uOttawa Students For Life: Baffling Reproductive Policy

This post was written for uOttawa Students For Life by uOttawa Students For Life. It does not necessarily represent the views of NCLN.

by Marissa Poisson

As was announced in July, free infertility treatment will be available in Quebec starting this month, which leads one to believe that infertility is now considered a disease there. Paradoxically, pregnancy also seems to be classified as a disease in the province and throughout the country given the availability of publicly funded abortion. Are the definitions of any other diseases wholly dependent on the circumstances of the individuals they afflict?

As a young woman, am I to believe that if I were to become pregnant now, when it would interfere with my university studies, the sensible choice would be abortion and that if I were to find myself unable to start a family in twenty years, it would be reasonable to expect free IVF?

The incoherence is jarring. Quebec’s politicians stand behind aborting tens of thousands of future Francophones every year yet are poised to spend lavishly to enable women to try their luck at conceiving artificially. Adoption seems to be the forgotten component in this equation; it needs to be encouraged as a viable option for women facing unplanned pregnancies and infertile couples. In the multi-million dollar business of life and death, the cures are worse than the diseases.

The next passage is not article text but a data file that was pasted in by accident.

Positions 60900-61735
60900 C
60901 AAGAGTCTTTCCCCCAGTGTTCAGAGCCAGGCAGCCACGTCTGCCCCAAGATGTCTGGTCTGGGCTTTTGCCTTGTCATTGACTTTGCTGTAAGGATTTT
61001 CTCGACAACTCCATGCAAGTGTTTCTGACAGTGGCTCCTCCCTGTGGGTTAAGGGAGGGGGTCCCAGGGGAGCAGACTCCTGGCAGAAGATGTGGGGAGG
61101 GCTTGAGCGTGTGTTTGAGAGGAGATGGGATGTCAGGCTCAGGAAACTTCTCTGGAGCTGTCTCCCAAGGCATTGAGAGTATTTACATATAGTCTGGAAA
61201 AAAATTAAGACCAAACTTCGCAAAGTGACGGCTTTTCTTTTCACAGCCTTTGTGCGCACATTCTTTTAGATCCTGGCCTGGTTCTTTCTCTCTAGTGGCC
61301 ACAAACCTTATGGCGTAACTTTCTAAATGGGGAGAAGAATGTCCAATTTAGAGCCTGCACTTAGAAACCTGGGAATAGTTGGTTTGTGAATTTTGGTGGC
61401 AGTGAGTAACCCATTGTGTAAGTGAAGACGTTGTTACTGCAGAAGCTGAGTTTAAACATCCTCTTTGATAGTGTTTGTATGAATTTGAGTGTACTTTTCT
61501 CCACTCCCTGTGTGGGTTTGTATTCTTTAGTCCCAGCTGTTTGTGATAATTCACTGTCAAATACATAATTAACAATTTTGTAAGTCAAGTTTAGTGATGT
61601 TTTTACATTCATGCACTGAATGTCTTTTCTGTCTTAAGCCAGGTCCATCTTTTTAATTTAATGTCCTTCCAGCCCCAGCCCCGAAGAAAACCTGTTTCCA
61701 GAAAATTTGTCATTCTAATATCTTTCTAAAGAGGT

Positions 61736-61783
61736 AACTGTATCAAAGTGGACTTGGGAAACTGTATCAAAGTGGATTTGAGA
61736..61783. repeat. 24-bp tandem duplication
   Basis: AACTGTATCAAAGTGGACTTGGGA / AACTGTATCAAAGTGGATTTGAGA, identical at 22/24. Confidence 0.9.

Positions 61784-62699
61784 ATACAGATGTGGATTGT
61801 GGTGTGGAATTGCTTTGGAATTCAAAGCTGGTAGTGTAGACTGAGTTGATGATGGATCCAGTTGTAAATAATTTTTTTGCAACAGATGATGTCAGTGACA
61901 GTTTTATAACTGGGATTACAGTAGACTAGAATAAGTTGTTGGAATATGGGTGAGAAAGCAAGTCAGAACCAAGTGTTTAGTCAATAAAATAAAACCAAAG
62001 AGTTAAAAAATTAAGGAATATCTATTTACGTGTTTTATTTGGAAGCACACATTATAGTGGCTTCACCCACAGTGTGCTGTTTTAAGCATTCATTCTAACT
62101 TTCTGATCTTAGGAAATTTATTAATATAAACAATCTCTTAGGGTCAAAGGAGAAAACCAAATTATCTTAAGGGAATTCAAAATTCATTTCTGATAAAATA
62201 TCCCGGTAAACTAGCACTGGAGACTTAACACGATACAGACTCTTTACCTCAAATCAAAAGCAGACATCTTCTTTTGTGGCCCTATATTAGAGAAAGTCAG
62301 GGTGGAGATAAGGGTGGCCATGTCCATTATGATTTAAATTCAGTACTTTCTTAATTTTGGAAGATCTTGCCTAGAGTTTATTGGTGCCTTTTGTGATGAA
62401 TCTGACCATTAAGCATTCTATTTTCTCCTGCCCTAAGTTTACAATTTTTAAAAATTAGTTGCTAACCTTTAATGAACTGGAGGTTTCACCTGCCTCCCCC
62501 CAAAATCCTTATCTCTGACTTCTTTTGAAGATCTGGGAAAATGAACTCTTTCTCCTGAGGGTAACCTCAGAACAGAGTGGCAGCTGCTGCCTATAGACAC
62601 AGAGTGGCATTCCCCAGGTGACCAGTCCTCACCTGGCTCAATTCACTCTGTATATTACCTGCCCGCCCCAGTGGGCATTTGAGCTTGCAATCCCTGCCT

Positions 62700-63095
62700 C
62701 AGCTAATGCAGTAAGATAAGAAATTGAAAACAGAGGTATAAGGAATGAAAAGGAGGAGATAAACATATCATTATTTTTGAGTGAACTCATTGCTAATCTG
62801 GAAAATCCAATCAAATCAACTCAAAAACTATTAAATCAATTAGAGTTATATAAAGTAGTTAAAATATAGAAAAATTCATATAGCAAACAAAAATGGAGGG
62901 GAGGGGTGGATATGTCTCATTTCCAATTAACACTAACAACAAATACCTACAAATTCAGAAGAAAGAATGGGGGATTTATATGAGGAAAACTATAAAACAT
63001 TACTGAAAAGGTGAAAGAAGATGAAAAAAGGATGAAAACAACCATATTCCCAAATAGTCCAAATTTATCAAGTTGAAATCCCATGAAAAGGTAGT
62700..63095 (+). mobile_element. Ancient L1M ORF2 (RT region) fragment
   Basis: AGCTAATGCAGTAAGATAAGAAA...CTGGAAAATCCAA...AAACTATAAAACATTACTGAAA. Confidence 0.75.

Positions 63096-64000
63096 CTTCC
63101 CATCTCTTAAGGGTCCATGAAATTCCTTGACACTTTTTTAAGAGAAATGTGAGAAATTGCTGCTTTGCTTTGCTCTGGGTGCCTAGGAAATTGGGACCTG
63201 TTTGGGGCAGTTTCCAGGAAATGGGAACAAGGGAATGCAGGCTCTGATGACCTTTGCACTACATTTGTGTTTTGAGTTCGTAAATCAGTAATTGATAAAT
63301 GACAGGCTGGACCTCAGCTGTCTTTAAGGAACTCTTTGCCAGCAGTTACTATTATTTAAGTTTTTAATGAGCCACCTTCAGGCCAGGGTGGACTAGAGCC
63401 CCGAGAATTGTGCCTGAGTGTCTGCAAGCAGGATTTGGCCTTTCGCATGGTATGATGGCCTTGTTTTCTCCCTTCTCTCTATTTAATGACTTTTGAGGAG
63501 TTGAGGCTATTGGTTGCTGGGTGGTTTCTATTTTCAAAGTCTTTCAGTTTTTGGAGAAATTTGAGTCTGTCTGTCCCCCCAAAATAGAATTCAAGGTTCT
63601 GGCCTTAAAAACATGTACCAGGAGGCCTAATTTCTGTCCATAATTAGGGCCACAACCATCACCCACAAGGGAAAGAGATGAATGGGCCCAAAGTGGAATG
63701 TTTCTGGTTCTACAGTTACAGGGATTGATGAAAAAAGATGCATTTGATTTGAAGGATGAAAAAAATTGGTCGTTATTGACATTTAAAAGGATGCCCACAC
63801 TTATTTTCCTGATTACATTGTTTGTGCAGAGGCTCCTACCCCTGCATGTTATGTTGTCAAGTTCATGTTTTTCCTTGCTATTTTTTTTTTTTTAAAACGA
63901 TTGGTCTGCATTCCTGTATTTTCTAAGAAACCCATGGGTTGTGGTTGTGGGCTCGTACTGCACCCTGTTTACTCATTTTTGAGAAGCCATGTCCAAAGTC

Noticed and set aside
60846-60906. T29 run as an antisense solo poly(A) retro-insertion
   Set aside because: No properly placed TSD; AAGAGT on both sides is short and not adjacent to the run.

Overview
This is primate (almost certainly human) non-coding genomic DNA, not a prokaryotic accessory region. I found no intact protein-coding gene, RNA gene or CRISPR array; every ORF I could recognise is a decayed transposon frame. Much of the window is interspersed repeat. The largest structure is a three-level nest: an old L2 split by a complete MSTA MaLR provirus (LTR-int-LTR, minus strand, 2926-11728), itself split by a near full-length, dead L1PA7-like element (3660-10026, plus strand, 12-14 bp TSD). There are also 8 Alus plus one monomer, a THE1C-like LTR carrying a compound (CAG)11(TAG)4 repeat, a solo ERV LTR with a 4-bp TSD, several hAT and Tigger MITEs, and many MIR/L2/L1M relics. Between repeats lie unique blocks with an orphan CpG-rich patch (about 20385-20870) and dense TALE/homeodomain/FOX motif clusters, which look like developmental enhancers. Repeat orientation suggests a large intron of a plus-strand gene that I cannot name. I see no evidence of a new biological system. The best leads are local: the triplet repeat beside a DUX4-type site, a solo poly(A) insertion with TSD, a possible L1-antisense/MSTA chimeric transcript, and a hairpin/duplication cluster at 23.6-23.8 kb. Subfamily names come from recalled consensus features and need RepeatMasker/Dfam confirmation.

Read the comments at the uOttawa Students For Life website.

uOttawa Students For Life: I’m a Person: Inside and Out

This post was written for uOttawa Students For Life by uOttawa Students For Life. It does not necessarily represent the views of NCLN.

by Theresa Stephenson

A couple, friends of my family, are expecting their first child. With excitement, I have been shown ultrasound photos and told about the baby kicking and moving. At one of their first ultrasound appointments, the technician explained that the baby was sleeping. What a human characteristic! How incredible, that while still in the protection of the mother’s womb, a tiny life is able to move, to kick, to sleep, to dream, to listen. Yet despite all of these amazing, miraculous things that an unborn baby is able to do, Canadian law does not outline any restrictions for abortion. Abortion is legal during all nine months of pregnancy for any and every reason.

But, tell me, what is the difference between a sleeping child who lies inside his or her mother and one who lies in his or her mother’s cradling arms? Tell me, what is the difference between a baby who listens to sounds and murmurs of his or her parents’ voices while cocooned inside the womb and one who hears the sweet lullaby of his or her mother while lying in a crib? The difference is that one baby is “inside” and the other is “out”.

However, I would like to make the bold claim that in either case that human life is indeed a person. We have posted arguments that personhood should not be based on 1) size 2) level of development 3) environment and 4) degree dependency . Rights and liberties must be granted for all human beings regardless of the factors outlined above and any infringement of these rights is a heinous injustice.

We at uOttawa Students for Life fight against these violations and work to bring an end to abortion.